Monday, February 25, 2008

Rulers of Darkness – review

Author: Steven Spruill

First Published: 1995

Contains spoilers

The Blurb: “In the grounds of a Washington cathedral, the police find the body of a young woman with her throat shredded by human teeth. Soon other victims follow.

“Police Detective Merrick Chapman is called onto the case. When traces of a bizarre blood type are found on the victim, so is renowned haematologist Dr Katherine O’Keefe.

“Katie thinks that she and her former lover, Merrick, are working together to catch the murderer, but Merrick is better informed about the vampire killer than he lets on. And he knows he can never reveal the truth without putting other lives in danger.

“An ingenious fusion of horror, medical thriller, and police procedural, RULERS OF DARKNESS is a chillingly realistic vampire novel. It is a convincing and compulsive read, one that will grip and terrify you and keep you turning the pages to the very end.”

The Review: I need to tell you a story, about how I came to read this book as it will explain my thoughts on it. I first saw this book, along with its two sequels, for sale at a newsagents in a train station several years ago. I thought they sounded interesting but I was setting off for the day and didn’t know whether I could afford them. I didn’t purchase them. When I got home I had completely forgotten the titles and the author's name.

Not to worry, next time I was at the station I would buy the books (or at least book one). As it happened, the books were no longer there on my next visit to the station. Cut forward to about 6 months ago and I was in a second hand store when I spotted book 3 of the series “Lords of Light”. I purchased it and then when on line and bought book 2 and this book. It has taken me until now to read book 1.

This is my problem with the novel. It wasn’t that it was badly written, it isn’t, it was because for some reason the book did not grab me and I kept putting it down as something more interesting came along. Perhaps it is because I am not a big fan of medical thrillers (and it does have an aspect of that), or perhaps because I am not a big fan of police procedural novels (and it also has an aspect of that). To be fair, however, it is more aimed at being a horror.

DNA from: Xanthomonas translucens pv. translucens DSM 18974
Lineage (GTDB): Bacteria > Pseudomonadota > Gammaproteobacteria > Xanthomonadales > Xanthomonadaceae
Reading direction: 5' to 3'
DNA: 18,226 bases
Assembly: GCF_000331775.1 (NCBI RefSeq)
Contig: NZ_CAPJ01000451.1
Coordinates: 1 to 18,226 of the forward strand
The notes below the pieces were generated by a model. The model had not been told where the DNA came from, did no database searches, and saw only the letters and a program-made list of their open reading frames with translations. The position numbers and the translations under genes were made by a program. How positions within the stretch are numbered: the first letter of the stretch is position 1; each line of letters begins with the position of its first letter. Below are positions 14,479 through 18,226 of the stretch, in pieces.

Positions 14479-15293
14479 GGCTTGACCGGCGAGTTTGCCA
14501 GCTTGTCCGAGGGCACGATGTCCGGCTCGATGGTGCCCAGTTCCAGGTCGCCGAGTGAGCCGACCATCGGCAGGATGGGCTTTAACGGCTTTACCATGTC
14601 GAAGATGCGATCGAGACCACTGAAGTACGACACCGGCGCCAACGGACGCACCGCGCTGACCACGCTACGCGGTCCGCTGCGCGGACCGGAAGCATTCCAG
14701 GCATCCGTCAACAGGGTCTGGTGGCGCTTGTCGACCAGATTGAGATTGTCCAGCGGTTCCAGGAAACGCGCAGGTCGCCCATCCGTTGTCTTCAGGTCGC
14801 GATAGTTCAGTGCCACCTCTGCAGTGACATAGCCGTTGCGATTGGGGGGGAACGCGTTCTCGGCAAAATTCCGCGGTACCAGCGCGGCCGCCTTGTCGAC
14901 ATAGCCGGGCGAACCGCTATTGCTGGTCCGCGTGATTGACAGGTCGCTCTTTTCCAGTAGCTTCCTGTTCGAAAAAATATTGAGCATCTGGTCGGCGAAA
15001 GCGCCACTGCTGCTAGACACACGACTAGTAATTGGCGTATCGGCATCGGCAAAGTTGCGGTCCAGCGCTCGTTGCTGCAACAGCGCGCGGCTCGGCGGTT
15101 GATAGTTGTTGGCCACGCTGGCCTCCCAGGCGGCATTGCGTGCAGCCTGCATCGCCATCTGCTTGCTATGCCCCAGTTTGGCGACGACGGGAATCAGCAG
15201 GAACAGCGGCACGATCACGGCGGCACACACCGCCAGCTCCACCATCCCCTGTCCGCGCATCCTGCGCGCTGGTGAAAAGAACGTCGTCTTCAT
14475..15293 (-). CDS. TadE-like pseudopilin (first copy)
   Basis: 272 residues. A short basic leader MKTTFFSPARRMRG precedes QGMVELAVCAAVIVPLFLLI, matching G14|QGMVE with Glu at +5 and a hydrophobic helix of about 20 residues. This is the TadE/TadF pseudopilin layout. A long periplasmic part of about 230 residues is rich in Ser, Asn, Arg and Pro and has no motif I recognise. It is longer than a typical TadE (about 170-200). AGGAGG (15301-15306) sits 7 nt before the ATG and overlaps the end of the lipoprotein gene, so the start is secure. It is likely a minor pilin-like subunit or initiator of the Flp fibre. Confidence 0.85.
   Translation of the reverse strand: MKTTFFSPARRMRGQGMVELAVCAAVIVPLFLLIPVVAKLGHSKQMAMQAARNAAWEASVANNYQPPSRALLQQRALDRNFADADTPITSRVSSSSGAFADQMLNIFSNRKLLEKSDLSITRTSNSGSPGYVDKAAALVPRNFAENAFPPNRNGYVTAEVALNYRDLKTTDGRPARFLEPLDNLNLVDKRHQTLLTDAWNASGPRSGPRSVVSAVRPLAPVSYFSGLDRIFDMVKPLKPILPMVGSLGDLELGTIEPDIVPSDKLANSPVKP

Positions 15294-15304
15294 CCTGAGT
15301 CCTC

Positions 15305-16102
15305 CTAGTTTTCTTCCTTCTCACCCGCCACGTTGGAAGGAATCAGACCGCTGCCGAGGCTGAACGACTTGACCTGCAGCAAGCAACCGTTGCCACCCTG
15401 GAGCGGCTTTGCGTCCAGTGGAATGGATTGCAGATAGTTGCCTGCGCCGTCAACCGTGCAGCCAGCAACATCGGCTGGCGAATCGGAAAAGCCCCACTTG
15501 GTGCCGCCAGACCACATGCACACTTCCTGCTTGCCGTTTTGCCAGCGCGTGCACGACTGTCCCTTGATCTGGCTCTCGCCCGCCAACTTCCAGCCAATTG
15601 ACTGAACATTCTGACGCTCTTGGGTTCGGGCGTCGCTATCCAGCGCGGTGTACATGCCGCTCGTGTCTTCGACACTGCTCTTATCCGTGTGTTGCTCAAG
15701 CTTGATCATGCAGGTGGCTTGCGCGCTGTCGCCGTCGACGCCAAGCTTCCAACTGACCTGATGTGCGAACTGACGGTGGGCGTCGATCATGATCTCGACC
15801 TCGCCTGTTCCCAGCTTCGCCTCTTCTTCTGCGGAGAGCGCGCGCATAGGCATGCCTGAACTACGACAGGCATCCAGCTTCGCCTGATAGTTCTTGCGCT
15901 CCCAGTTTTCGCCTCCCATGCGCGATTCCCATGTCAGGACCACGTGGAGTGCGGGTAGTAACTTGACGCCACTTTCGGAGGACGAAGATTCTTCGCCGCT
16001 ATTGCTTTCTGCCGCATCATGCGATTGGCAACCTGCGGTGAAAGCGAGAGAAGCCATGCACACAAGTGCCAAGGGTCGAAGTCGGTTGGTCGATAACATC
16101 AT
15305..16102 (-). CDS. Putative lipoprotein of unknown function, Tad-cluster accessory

We have Merrick, vampire and police officer (not an original mix I grant you) but what he does more than anything is hunt other vampires. Except they are not vampires. I think this is where I lost ground. These are hemophages, essentially humans with a different gene. The hemophage lives a normal life until around twelve and then the gene kicks in. They become inflicted with a rare, untreatable, form of leukaemia and will die, unless they ingest blood.

Having ingested blood their own blood structure changes and they become ageless (though we assume they grow to adulthood) blood drinkers. They have standard vampire traits, they regenerate, they are strong, they can cause blind spots on the retina of a person to hide themselves, they can use the same eye mojo to restrict blood and knock a person unconscious and some can trigger vivid memories in another.

It is pseudo science, there is no real explanation just an attempt to make the creatures sound both natural and scientifically explainable but, bottom line, what is being described is a supernatural creature but Spruill tries to strip away the supernatural elements.

Merrick himself hunts his own kind (to lock them away as they are essentially unkillable, until they fall back into leukaemia and die a natural, painful death) as he is the only one that does not kill. In other days he would take the wicked and now he takes blood by transfusion bag to drink later – none of the others seem strong enough to resist the attack. These powerful creatures are too strong for us lesser mortals.

I think it was this attempt to stray from the supernatural into the scientific that prevented me getting gripped (although I am not against the concept generally in vampire novels), though it might have just been me not getting on with the book. As it is, I feel funny about lowering the score as it isn’t a badly written book, but it just didn’t grip or entertain me as it should. To some degree I liked the interaction between the two main ‘phage’ characters, this being done at a distance and based on assumption of what the other was thinking and how they were motivated, as neither was talking to the other. However, even in this I felt unconvinced at times. I have books 2 and 3 and, whilst I will read them at some point, I feel no real compulsion to do so immediately. 5 out of 10.


Derek said...

I liked this one, but didn't love it. In many ways, it was very much a standard entertaining vampire novel. It wasn't a classic, nor was it abysmal. I'd probably give it a 7/10 based on personal taste.

Taliesin_ttlg said...

cheers Derek. I think that's way I aimed for a 5 out of 10 - a standard average.

As you say, however, all personal taste.

Derek said...

The extra two points come from the blind spot idea. :)

clark said...

i wonder if they chose a character by the name of merrick due to the washington setting (it was the name of the priest in "the exorcist" also set in washington)

Taliesin_ttlg said...

Hi Clark

Its possible, I guess also that Merrick may be a common name round there.